Will Compassion Save Humanity?

I have looked squarely at the most pressing problems confronting humanity — global climate change, mass extinctions, resource depletion, increasing toxicity of our soils, over population, and more — and still I am hopeful.  How can this be?

The answer is that human beings are incredibly resilient creatures.  We are capable of love and beauty unparalleled in the animal kingdom.  And we are wired for empathy.

While studying cognitive science, the cross-cutting field of research dedicated to understanding the human mind, I learned something that has inspired me greatly.  The human brain has within it a set of circuits called mirror neurons that enable us to simulate and re-enact the experiences of others.  I can watch someone eat chocolate and feel stirrings of desire for the subtle combination of bitter and sweet.  And I can also look upon the hungry and feel a grumble in my belly.  This foundational discovery was made by neuroscientists in Italy in the 1990’s.  And it offers the possibility for salvation in the midst of crisis.

To answer the provocative title of this article, I want to suggest that a pattern of rising compassion may be what saves us.  Consider this possibility:

In the last several years, there has been a cascade of highly visible disasters.  People the world over have been riveted by streaming video and digital sharing of photographs for every major flood and earthquake, wild fire and drought, along with the regional conflicts that inflict devastation on desperate people in the destabilized regions of the world.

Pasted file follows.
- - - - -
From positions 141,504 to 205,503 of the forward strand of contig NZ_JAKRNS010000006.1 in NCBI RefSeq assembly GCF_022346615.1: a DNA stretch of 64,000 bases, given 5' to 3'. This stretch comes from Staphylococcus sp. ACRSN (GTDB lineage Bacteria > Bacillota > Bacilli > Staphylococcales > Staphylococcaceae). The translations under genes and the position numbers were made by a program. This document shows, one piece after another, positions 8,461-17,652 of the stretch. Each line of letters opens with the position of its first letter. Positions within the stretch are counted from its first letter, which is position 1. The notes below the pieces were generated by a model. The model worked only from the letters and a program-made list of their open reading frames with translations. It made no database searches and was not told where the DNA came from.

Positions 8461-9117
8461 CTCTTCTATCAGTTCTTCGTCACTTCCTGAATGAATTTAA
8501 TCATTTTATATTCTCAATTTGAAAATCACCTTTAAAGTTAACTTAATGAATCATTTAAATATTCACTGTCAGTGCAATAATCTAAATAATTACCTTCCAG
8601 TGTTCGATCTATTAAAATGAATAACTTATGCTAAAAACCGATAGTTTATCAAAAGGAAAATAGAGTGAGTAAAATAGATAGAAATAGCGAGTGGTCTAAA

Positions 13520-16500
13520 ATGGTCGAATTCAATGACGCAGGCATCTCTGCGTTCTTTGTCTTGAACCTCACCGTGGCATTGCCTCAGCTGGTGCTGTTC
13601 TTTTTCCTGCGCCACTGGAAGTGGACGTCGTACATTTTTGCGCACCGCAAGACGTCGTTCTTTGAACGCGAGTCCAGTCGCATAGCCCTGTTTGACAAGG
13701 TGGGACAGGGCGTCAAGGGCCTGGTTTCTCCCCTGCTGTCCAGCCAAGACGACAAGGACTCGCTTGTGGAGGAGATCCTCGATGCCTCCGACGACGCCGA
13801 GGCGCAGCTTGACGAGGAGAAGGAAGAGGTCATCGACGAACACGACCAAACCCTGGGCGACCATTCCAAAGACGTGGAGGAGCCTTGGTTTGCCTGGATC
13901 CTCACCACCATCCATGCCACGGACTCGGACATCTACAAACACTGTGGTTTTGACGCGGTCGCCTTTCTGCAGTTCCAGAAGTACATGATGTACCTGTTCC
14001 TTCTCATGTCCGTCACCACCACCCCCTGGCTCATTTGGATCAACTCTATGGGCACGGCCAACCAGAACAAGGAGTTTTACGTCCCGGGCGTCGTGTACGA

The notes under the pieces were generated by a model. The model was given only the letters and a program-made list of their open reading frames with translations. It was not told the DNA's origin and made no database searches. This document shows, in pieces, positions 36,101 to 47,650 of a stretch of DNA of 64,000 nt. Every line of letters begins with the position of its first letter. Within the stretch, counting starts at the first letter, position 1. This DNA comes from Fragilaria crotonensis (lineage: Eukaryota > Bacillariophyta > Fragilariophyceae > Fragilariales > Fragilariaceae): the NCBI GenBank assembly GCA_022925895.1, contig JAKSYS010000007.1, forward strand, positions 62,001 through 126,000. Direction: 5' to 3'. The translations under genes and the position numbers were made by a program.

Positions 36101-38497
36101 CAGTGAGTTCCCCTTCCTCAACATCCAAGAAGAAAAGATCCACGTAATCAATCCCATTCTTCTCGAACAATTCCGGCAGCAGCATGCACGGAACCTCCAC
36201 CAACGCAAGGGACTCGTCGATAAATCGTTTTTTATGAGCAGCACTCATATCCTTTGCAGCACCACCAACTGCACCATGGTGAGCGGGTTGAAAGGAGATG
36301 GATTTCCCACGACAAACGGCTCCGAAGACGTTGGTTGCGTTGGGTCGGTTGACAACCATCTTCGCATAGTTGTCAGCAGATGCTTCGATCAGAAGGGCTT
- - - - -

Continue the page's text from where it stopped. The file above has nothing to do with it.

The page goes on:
We now live on a digitally connected planet, where people can easily share information beyond the limits of geography through the internet, mobile phones, and social media platforms.  As these disasters unfold, we can observe the rise of compassion.  The elusive unification of humanity was almost within reach after the 9/11 attacks on U.S. soil in 2001.  For a few days, it was often said that “everyone is an American now.”

In the decade that followed, we have watched global responses to earthquakes in Pakistan, Haiti, and Peru.  Our mobile phones have become fundraising tools to enable medical supplies and food to enter disaster zones.  And now an entire generation of emerging social entrepreneurs are fired up about the possibilities for using social media tools to dethrone dictators (as happened when many cheered on the Egyptians earlier this year) and create democratic financial systems through micro-credit lending and social investments.

Yes, we are beginning to see the effects of our rising compassionate response to the suffering of others… to which I ask what will happen in the coming decades as the world watches the innumerable disasters that are coming our way? Will the wave of natural disasters that wipe out cities and towns across the face of the earth drive us to a tipping point in global consciousness?  Will we finally begin to live as global citizens who laugh, cry, and struggle together?

Only time will tell what the answers are.  But the ability to acknowledge that empathy is fundamentally a part of humanity allows me to sleep at night.  And it encourages me to continue the struggle toward a just and sustainable world in the company of others who have already awakened to the compassionate response that makes a better world possible.

While I don’t welcome disaster, now at least I can see the silver lining that shimmers at its edge.

Cognitive Policy Works specializes in providing organizations and individuals with frame analysis, policy briefs, strategic advising, and training.